Information-services provider Verizon Business released its annual data breach report on Wednesday, documenting at least 90 confirmed data breaches compromising 285 million records.
The total number of records compromised for the year exceeded the total of the past four years combined, the company said in the report (pdf). Retail and financial firms accounted for more than two-thirds of the breaches, but eight out of every ten victims were not compliant with the Payment Card Industry (PCI) Data Security Standard, the report found. A vast majority of those incidents — 87 percent — could have been avoided with simple or intermediate-complexity security measure, Verizon Business stated.
"The compromise of sensitive information increased dramatically in 2008, and it's past time to be vigilant about enterprise security," Peter Tippett, vice president of research and intelligence for Verizon Business Security Solutions, said in a statement announcing the report. "This report should serve as another wake-up call that good security and a proactive approach are paramount to running a business in this day and age -- particularly since the economic crisis is likely to trigger a further increase in criminal activity."
Reports of massive compromises of credit- and debit-card data continued in 2009, with reports that Heartland Payment Systems had allowed millions of credit-card accounts to be stolen by data thieves armed with malicious code. In November 2008, low-level thieves — known as "cashers" — descended on more than 130 ATMs in Atlanta, Chicago, New York, Montreal, Moscow, Hong Kong and 43 other cities and depleted 100 accounts of about $9 million using accounts stolen from another payment processor, RBS Worldpay.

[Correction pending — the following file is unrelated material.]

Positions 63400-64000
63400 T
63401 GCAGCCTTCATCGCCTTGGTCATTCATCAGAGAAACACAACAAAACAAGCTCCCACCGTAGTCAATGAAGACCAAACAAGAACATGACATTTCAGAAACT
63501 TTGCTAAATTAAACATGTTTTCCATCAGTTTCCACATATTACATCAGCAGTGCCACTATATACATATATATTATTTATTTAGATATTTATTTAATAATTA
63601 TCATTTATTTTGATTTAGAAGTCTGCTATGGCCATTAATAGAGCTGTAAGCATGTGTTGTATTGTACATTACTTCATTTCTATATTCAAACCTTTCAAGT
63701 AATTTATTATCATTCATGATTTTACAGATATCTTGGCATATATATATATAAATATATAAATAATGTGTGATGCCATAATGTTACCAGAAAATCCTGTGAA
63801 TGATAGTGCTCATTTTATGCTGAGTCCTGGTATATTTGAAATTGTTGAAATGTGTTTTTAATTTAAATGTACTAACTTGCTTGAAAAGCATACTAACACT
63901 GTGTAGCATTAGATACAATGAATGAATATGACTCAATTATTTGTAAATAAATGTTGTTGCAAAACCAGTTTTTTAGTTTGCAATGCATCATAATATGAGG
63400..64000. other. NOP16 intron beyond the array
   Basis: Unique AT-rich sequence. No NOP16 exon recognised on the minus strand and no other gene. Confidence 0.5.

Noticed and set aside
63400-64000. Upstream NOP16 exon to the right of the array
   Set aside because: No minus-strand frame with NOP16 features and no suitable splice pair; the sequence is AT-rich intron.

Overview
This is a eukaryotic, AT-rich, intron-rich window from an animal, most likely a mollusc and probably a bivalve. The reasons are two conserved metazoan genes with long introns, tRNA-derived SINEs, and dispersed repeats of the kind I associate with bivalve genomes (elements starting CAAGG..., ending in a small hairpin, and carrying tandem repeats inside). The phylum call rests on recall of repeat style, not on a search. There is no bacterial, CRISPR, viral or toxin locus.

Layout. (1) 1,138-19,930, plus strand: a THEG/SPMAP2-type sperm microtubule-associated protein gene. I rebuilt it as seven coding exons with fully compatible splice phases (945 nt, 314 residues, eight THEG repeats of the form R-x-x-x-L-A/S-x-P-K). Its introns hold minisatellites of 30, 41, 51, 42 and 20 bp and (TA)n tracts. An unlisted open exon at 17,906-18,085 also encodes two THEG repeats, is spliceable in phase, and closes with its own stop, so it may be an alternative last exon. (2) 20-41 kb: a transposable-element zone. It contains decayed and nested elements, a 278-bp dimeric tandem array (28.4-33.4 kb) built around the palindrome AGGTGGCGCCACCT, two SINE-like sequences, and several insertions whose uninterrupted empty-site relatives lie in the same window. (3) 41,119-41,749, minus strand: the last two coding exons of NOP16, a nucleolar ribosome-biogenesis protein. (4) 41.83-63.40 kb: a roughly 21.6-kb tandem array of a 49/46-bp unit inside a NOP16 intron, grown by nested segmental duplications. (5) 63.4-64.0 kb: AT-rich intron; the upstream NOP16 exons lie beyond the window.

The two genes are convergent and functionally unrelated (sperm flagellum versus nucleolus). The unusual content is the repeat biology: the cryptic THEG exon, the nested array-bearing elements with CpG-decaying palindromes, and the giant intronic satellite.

Cybercriminals have focused on compromising data beyond just credit-card numbers, cardholder names and expiration dates, because voluminous "dumps" of such data have driven the price from $10 to $16 dollars per record in 2007, down to less than $0.50 per record today, the Verizon Business report stated. Instead, data thieves are looking for bigger scores -- stealing the personal identification number (PIN) that is used to prevent unauthorized access to bank holder accounts.
"These PIN-based attacks hit the consumer much harder than typical signature-based counterfeit attacks," the report stated. "This is because PIN fraud typically leads to cash being withdrawn directly from the consumers accountwhether it be a checking, savings, or brokerage account."
Moreover, cybercriminals are using better software attacks to avoid relying on data on a system's hard drive and steal it directly from memory, where it is frequently left unencrypted, the report stated.
"This has led to the successful execution of complex attack strategies previously thought to be only theoretically possible," the report's authors said. "As a result, our 2008 caseload is reflective of these trends and includes more targeted, cutting edge, complex, and clever cybercrime attacks than seen in previous years."
While three-quarters of the cases had an external attacker involved, internal attacks caused much more damage, the report found.
Another report released in February found that, while the number of data breaches has risen, costs of responding to the breaches has fallen as companies gain more experience in dealing with security incidents.
If you have tips or insights on this topic, please contact SecurityFocus.
Posted by: Robert Lemos